by Stephanie Bunbury – What makes A Blast compelling – and what makes it seem nothing like the sort of social-realist film its narrative elements would usually suggest – is its manic energy. We ricochet between past and present as Tzoumerkas tightens the noose on what must happen next; much of Maria’s relationship with Yannis is conveyed through vigorous but expressive sex. Every scene operates at boiling point.
“I go for the more unpredictable stuff,” says Tzoumerkas. “Like we have a base, that this should happen in each take, but then you go for something else, something more in the moment. Something that really creates energy is a kind of extroversion. It’s like the characters really go for action and reaction, they don’t try to be reserved, you know. They go for it.”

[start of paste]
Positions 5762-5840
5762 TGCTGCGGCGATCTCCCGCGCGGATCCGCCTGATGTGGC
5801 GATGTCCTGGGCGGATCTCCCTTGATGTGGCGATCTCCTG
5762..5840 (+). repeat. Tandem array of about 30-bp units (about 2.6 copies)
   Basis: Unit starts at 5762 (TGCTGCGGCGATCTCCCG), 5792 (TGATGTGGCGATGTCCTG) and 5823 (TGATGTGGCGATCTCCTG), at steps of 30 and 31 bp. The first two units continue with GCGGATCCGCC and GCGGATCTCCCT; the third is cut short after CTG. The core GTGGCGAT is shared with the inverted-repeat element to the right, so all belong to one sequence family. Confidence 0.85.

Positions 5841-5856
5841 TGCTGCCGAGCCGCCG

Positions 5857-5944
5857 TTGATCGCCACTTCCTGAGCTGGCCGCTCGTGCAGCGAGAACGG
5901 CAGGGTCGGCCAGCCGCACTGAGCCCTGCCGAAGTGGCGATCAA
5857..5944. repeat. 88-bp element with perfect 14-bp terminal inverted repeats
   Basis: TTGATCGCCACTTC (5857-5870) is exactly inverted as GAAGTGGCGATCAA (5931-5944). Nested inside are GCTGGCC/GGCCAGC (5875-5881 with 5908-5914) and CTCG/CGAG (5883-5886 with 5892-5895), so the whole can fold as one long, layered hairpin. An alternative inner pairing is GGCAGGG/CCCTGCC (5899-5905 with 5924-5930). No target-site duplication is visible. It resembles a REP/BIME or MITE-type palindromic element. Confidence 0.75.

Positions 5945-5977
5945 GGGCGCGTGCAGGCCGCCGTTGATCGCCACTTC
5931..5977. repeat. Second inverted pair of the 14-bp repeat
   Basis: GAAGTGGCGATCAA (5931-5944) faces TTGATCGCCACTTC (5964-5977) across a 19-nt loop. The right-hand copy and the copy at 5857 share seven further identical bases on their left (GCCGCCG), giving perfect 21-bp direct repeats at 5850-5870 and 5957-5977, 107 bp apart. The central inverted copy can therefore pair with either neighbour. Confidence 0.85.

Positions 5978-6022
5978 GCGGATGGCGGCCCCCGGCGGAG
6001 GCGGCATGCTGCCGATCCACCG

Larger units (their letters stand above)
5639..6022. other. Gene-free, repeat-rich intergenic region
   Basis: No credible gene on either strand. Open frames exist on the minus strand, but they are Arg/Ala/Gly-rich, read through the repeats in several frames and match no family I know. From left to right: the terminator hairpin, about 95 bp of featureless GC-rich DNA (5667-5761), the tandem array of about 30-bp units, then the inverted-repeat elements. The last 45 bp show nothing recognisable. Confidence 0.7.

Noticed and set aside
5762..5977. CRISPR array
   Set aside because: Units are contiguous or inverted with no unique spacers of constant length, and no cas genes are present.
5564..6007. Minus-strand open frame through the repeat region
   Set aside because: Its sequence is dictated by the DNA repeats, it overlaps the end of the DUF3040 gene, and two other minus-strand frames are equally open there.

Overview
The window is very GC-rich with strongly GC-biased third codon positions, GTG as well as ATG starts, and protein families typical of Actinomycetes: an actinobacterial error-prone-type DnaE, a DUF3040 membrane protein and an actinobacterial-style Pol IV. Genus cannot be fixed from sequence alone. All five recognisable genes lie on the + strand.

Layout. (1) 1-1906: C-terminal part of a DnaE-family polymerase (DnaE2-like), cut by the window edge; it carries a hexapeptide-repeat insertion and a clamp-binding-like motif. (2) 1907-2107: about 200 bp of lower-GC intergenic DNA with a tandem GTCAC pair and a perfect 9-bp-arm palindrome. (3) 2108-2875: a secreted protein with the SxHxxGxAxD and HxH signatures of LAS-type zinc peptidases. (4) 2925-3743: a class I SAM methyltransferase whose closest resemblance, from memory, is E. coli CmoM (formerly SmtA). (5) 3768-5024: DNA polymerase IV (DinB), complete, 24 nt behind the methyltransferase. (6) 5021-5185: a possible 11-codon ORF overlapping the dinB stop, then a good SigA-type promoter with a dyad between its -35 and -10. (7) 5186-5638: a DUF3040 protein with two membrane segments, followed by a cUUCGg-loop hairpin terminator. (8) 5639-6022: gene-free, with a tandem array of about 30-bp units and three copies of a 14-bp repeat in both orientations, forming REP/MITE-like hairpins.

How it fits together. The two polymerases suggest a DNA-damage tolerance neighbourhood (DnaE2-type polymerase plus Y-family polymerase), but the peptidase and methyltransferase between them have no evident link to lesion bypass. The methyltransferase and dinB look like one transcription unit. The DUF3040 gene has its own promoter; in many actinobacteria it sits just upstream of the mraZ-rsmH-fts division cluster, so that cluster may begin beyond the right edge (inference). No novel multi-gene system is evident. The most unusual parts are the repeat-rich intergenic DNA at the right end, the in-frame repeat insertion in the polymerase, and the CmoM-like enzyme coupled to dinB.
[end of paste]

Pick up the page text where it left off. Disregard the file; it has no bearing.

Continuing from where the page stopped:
It is exactly the kind of film, says Pappoulia, that she is always looking for as an actress.
“I really like these kinds of things, they are risky, edgy. I prefer it to playing in a film saying ‘hello, how are you, I’m fine and you?’ I find a certain joy doing that stuff. I don’t know if that sounds strange but it is the truth.”